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*)Aristago/ras), of Miletus, brother-in-law and cousin of Histiaeus, was left by him, on his occupation of Myrcinus and during his stay at the Persian court, in charge of the government of Miletus. His misconduct in this situation caused the first interruption of an interval of universal peace, and commenced the chain of events which raised Greece to the level of Persia. In 501 B. C., tempted by the prospect of making Naxos his dependency, he obtained a force for its reduction from the neighbouring satrap, Artaphernes. While leading it he quarrelled with its commander ; the Persian in revenge sent warning to Naxos, and the project failed. Aristagoras finding his treasure wasted, and himself embarrassed through the failure of his promises to Artaphernes, began to meditate a general revolt of Ionia. A message from Histiaeus determined him. His first step was to seize the several tyrants who were still with the armament, deliver them up to their subjects, and proclaim democracy; himself too, professedly, surrendering his power. IIe then set sail for Greece, and applied for succours, first at Sparta; but after using every engine in his power to win Cleomenes, the king, he was ordered to depart: at Athens he was better received; and with the troops from twenty galleys which he there obtained, and five added by the Eretrians, he sent, in 499, an army up the country, which captured and burnt Sardis, but was finally chased back to the coast. These allies now departed; the Persian commanders were reducing the maritime towns; Aristagoras, in trepidation and despondency, proposed to his friends to migrate to Sardinia or Myrcinus. This course he was bent upon himself; and leaving the Asiatic Greeks to allay as they could, the storm he had raised, he fled with all who would join him to Myrcinus. Shortly after, probably in 497, while attacking a town of the neighbouring Edonians, he was cut off with his forces by a sally of the besieged. He seems to have been a supple and eloquent man, ready to venture on the boldest steps, as means for mere personal ends, but utterly lacking in address to use them at the right moment ; and generally weak, inefficient, and cowardly, (Hdt. 5.30-38, 49-51, 97-100, 124-126 ; Thuc. 4.102.)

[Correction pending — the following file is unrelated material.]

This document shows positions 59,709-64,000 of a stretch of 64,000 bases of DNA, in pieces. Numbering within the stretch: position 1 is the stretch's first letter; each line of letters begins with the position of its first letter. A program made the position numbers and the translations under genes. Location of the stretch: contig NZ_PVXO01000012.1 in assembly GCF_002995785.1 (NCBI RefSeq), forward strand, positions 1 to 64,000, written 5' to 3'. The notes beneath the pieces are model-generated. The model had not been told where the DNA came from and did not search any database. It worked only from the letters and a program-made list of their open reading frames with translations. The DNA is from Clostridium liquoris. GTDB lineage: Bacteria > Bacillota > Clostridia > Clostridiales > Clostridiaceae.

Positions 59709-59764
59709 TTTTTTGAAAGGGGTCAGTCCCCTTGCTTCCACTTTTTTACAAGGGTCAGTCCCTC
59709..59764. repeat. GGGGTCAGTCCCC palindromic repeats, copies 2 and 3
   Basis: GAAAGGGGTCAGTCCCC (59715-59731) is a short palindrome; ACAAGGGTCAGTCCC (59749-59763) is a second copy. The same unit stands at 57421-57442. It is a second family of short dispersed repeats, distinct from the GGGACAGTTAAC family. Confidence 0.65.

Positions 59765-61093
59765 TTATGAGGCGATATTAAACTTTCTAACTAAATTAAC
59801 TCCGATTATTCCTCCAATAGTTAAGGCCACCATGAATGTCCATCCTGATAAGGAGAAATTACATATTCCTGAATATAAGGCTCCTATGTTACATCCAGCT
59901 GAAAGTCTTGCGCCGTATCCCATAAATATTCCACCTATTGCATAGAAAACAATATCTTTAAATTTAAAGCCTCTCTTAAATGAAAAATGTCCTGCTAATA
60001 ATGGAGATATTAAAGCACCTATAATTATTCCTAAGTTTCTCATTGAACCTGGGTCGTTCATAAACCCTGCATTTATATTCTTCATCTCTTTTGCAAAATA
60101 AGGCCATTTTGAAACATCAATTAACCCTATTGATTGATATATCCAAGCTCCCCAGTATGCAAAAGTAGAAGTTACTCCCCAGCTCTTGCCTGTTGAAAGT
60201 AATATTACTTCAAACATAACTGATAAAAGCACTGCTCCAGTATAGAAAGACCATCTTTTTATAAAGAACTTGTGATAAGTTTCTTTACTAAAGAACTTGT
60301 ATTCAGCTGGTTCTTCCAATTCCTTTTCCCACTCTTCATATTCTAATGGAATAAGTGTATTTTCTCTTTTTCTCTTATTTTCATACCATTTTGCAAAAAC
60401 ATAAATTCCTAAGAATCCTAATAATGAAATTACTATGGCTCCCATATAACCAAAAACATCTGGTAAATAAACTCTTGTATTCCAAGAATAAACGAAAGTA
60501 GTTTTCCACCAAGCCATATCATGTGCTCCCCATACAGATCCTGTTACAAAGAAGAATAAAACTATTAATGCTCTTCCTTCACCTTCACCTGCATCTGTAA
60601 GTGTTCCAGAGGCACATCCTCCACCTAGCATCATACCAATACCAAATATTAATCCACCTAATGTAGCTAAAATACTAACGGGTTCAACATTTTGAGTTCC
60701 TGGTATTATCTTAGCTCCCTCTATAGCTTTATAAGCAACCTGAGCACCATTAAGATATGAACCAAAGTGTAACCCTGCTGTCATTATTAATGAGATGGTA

hide References (9 total)
  • Cross-references from this page (9):
    • Herodotus, Histories, 5.124
    • Herodotus, Histories, 5.49
    • Herodotus, Histories, 5.100
    • Herodotus, Histories, 5.126
    • Herodotus, Histories, 5.30
    • Herodotus, Histories, 5.38
    • Herodotus, Histories, 5.51
    • Herodotus, Histories, 5.97
    • Thucydides, Histories, 4.102
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